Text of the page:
Copyright: Adobe Stock / Nr. 464989203

If energy imports are inevitable, the question of energy security and diversification arises once more. Risks related to transporting large amounts of pure hydrogen by land or by sea are much higher than via pipelines. This leaves Europe with two options: either to import LNG and be content with blue hydrogen produced in Europe, or to use the existing pipeline infrastructure for hydrogen transportation. According to rough estimates by IRENA, the costs of transporting hydrogen via pipelines will be some 30-40% higher than for natural gas. Even then, hydrogen supplies from Russia would be more economical for the EU than LNG imports from the United States, which currently play a significant role Europe’s energy mix. If the other costs of hydrogen production in Europe are taken into account, transportation via pipelines could be 2-2.5 times more economical.

In fact, gas pipelines connecting the EU with Norway, Russia and other suppliers were also not created for pure hydrogen, but renovating them will “cost not more than 20%” of total infrastructure costs, according to Noé van Hulst, hydrogen advisor at the International Energy Agency. Such adaptation costs appear negligible for a project worth €10 billion. Moreover, no repurposing or expenditure will be necessary if a blend of hydrogen and natural gas is transported.

Expenditure will be less for modern pipelines, while for older ones, repurposing may be uneconomical or even impossible. For instance, the Nord Stream 2 pipeline will be able to use one or both of its branches to transport pure hydrogen in as little as ten years according to a preliminary study by Nord Stream 2 AG, while a mixture of natural gas and hydrogen could be transported as soon as needed.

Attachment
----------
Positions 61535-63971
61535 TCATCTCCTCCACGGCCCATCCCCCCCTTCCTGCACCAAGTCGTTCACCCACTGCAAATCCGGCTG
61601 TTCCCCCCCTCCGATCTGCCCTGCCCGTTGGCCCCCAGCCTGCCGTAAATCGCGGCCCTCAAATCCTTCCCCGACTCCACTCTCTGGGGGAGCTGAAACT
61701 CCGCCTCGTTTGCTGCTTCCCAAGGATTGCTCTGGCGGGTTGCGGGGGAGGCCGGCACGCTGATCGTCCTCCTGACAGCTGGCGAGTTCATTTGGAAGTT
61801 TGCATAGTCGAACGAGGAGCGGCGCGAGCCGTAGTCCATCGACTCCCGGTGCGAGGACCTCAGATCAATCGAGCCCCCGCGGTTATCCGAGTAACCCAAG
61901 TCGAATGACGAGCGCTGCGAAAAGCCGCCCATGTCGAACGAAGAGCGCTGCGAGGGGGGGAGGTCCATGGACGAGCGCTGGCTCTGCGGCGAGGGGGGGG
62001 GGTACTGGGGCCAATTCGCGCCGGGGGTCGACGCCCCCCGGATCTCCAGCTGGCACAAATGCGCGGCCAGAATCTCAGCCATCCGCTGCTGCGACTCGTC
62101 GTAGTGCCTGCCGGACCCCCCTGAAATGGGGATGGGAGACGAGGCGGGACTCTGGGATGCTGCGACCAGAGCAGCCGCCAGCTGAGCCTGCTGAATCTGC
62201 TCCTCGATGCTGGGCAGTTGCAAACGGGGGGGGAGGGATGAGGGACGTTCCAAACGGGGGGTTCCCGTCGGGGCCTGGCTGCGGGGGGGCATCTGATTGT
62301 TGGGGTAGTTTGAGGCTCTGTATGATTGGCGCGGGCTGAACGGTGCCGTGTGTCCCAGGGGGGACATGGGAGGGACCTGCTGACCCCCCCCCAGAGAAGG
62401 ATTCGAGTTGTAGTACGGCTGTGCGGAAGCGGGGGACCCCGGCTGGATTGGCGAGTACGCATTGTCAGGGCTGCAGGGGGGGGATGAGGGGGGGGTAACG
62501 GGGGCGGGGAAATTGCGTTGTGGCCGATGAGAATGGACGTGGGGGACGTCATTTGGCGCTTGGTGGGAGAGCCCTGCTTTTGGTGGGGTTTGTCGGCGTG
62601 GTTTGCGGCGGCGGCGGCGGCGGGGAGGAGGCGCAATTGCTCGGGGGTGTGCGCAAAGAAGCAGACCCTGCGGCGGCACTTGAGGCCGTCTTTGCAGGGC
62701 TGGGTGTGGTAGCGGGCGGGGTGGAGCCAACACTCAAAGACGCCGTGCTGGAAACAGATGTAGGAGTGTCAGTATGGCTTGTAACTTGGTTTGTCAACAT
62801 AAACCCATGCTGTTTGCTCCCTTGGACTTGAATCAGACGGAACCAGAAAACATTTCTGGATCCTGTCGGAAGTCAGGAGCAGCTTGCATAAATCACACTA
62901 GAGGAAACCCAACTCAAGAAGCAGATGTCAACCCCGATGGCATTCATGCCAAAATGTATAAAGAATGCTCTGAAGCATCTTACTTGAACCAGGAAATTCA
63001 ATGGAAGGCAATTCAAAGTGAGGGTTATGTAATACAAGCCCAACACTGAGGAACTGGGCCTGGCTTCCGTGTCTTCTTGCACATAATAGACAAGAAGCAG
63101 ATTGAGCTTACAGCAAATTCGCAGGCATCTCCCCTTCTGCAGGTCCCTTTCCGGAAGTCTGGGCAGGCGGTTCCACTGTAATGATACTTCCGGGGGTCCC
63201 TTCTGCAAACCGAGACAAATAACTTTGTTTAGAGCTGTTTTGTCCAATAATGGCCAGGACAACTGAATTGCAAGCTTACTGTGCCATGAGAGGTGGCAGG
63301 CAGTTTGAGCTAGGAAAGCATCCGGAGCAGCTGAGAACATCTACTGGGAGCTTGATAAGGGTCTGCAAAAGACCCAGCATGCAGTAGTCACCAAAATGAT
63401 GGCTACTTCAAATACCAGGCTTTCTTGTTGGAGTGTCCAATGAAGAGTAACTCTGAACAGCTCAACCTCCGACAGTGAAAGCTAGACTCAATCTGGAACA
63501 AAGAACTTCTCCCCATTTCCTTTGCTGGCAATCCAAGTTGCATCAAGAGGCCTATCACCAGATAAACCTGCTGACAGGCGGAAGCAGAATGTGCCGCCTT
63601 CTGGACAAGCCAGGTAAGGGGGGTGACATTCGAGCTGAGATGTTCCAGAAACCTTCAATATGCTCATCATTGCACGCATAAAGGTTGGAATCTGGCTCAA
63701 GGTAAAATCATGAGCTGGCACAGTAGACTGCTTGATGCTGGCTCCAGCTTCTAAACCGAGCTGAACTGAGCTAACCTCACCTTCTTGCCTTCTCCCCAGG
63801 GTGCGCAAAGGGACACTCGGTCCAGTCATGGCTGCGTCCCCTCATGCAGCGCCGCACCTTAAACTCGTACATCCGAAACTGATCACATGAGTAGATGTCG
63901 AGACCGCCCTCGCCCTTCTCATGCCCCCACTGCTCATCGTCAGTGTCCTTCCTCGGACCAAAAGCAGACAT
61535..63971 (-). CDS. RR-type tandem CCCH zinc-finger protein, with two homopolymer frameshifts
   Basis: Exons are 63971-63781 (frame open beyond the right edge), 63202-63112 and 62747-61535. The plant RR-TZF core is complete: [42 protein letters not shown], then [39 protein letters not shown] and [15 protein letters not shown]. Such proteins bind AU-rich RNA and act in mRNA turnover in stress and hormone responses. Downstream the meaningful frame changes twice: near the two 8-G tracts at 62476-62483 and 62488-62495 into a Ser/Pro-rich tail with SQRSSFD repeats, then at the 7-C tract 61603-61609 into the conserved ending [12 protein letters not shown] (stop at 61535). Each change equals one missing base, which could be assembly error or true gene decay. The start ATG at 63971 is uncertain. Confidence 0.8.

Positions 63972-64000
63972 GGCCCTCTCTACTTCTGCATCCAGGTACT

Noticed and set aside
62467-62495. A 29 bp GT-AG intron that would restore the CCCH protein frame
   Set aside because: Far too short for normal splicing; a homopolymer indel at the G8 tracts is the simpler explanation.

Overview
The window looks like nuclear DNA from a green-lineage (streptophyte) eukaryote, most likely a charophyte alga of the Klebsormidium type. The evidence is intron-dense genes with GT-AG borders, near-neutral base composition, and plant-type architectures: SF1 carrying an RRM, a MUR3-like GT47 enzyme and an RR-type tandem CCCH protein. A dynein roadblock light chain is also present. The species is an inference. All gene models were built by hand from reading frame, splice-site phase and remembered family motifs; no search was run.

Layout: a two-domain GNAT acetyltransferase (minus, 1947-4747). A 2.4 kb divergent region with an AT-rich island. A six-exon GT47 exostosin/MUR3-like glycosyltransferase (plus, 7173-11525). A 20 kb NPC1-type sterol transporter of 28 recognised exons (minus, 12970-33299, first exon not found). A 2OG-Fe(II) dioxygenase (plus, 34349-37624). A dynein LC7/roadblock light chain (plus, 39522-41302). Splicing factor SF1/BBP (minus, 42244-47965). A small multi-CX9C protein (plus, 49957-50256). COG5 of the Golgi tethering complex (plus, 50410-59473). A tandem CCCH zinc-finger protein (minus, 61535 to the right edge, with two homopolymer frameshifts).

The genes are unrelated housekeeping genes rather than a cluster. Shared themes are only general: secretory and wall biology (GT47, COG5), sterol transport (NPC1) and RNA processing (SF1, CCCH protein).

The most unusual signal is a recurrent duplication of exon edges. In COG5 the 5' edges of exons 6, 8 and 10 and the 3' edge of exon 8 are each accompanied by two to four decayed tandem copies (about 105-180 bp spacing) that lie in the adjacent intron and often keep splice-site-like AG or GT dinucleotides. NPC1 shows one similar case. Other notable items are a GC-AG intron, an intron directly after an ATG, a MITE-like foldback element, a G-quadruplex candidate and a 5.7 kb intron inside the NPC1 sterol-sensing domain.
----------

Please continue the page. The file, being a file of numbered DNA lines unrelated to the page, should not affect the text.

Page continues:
On the other hand, many transit pipelines in Ukraine and Belarus are likely to be unfit to carry hydrogen.

Some European neighbours also have hydrogen strategies. For instance, Russia adopted one in summer 2021 with Ukraine following suit in December 2021.

Unlike others, Russia has good prospects for starting hydrogen supplies soon. According to its latest energy strategy, adopted in June 2020, Russia will produce 0.2 million tons of hydrogen by 2024, rising to 2 million tons by 2035. Part of this amount could be transported to Europe as green hydrogen if the EU classifies the nuclear energy used in its production as zero-emission. Talks on this subject are already under way in Brussels.

Also, unlike the framework documents adopted by many EU countries, Russia has a very clear plan for developing hydrogen production and has even named those responsible for its implementation. By 2023 for instance, there should be a technical solution allowing gas field refineries to produce blue hydrogen on site. By 2024, industrial production of green hydrogen should be developed.

Moscow seems ready to establish “hydrogen relations” with Europe, but at the same time Russia is eyeing the lucrative Asian energy markets. In spring 2021, Oleg Aksiutin, deputy chairman of the board at Gazprom, stated in a column that the company was preparing to produce hydrogen in the Russian Far East region and transport it to consumers in China, Japan and South Korea.

A north–south divide

Within the EU there is a lack of consensus on the question of hydrogen imports. The more industrial north is far less opposed to importing hydrogen while southern countries, which traditionally consume less energy, support only local solutions.

Countries like Germany, the Netherlands and Belgium are seeking to ramp up supplies. In fact, Germany’s own national hydrogen strategy, adopted in June 2020, clearly states the need for hydrogen imports.

On the other hand, France, Hungary and Poland strongly object to both natural gas and hydrogen imports. Their argument is that Europe should develop its own capacities and rely on renewable sources.

It is unclear how long these debates will continue. What is certain is that the industrial north will have to import more hydrogen if it is to continue the green transition. The EU will therefore have to accept this, and ideally sooner rather than later. It might be wise for Brussels not to reject the low-hanging fruit and consider imports of blue hydrogen via existing pipelines from Russia, Norway and other current natural gas suppliers.